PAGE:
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Life as Performance Art

   Growing up, my favorite television cartoon program was Rocky and Bullwinkle. There were several different segments such as Fractured Fairy Tales, Dudley Doright, Mr. Know It All, and of course, the cartoon of Rocky the flying squirrel and his non-candidate for membership in Mensa friend Bullwinkle the Moose.  Often, they had to deal with the dastardly Russian spies, Boris and Natasha, sent by their boss, Fearless Leader, to steal vital American secrets, and conquer the world.   “Squirrel and Moose,” as Natasha called them, won every time.
    The cartoon, with all its atrocious puns, was part of our way of coping with the Cold War and the constant fear that someone was going to drop an atomic bomb that would vaporize us. Besides, Boris and Natasha, the hapless pair of no-goodnics, were far more interesting than the obese Mr. Khrushchev whose shoes were so tight, one day he took them off at a UN meeting and started pounding the table. And far safer than his successors who all looked like they suffered from hemorrhoids and gout from all that vodka a caviar we knew they were tossing back.
    The series came to an end, and in due course I had to go from enjoying Saturday morning cartoons to reading Billy Shakespeare’s plays and sonnets.  One short scene and a couple of lines from Julius Caesar came to mind a week or so ago when Vladimir Putin decided to take over Ukraine.  It appears that he wants to either be the next Caesar to rule the world, or the new Stalin.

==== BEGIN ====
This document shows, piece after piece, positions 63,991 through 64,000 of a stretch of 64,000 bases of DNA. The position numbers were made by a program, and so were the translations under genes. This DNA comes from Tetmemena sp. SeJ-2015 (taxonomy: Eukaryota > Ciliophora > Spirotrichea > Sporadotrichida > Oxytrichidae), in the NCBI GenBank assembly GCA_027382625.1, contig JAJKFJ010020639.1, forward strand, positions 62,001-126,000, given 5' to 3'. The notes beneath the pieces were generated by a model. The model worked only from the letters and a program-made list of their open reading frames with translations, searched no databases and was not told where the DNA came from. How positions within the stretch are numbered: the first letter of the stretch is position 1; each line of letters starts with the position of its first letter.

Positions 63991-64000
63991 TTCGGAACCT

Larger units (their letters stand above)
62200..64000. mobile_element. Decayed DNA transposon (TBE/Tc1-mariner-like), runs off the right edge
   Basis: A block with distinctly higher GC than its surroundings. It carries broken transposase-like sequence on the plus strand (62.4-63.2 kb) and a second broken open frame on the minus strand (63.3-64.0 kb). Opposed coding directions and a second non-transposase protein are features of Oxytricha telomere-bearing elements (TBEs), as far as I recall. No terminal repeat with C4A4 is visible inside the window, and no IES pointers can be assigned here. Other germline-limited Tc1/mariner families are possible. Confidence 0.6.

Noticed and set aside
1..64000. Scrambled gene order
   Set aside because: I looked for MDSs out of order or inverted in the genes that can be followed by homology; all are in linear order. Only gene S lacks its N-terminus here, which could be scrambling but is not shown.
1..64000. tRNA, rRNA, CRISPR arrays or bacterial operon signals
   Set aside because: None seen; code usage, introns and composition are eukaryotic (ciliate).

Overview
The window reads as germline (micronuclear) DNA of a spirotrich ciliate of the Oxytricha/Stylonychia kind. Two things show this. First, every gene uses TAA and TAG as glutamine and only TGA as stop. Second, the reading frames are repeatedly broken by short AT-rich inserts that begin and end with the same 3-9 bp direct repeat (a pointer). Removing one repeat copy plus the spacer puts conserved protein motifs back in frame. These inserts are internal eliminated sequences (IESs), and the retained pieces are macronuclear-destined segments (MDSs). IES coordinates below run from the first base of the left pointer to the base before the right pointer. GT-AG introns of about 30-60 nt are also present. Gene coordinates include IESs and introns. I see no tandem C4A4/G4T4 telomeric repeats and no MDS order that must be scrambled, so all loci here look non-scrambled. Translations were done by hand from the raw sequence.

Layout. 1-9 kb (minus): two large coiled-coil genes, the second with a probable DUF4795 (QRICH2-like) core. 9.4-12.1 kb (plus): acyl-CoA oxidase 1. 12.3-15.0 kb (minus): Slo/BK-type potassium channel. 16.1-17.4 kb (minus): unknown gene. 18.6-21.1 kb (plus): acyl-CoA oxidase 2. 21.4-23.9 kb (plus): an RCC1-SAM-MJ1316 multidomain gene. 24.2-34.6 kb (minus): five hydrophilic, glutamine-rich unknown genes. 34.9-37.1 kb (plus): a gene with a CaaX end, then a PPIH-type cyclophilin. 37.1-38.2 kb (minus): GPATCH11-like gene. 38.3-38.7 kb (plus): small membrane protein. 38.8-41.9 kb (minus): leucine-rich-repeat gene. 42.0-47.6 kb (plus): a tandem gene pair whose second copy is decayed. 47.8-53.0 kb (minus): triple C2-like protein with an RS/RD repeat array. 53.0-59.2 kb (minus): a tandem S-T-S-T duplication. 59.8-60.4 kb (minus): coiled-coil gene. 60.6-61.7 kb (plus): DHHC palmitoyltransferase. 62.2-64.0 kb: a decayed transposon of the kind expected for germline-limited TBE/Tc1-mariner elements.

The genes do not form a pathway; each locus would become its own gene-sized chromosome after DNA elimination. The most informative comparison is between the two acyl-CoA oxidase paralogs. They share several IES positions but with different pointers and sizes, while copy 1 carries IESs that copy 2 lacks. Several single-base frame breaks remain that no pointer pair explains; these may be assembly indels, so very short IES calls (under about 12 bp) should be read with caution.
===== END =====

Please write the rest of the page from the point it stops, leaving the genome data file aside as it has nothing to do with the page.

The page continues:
The line was: “Yond Cassius has a lean and hungry look, he thinks too much; such men are dangerous.”
    Putin comes from a long line of despots and tyrants who, regardless of their weight and girth, had that lean and hungry look, and probably thought far too much about maintaining their power and acquiring more.  One of the worst of them was the first Czar, Ivan the Terrible, from the late 1500s.  Ivan was truly a terrible person from his early years, from animal abuse when he was a child to the wholesale slaughter of people as an adult.  One of his favorite activities was to order the drowning of a thousand beggars each day. He pummeled his heavily pregnant daughter until she had a miscarriage, simply because he didn’t like a dress she wore. And when the people of Novgorod objected to his high taxes, he ordered the slaughter of some 30,000 of them.
     Most of us successors were psychopaths or weak-minded from too much in-breeding.  Peter the Great brought Russia into the modern age, but those who disagreed with him paid a heavy penalty. Catherine the Great ordered the murder of some close relatives to secure her throne and kept on liquidating people after that. The last Czar sent hundreds of thousands of his soldiers to their deaths, untrained and ill-equipped to fight the Germans. On the home front he let factory workers starve and forced them to sleep next to their lathes and tools. Nicholas II was the was the last of the blood-thirsty Romanovs, but Lenin and Stalin carried on the worst of the tradition.  Stalin famously said, “One death is a tragedy; a million deaths is merely a statistic.”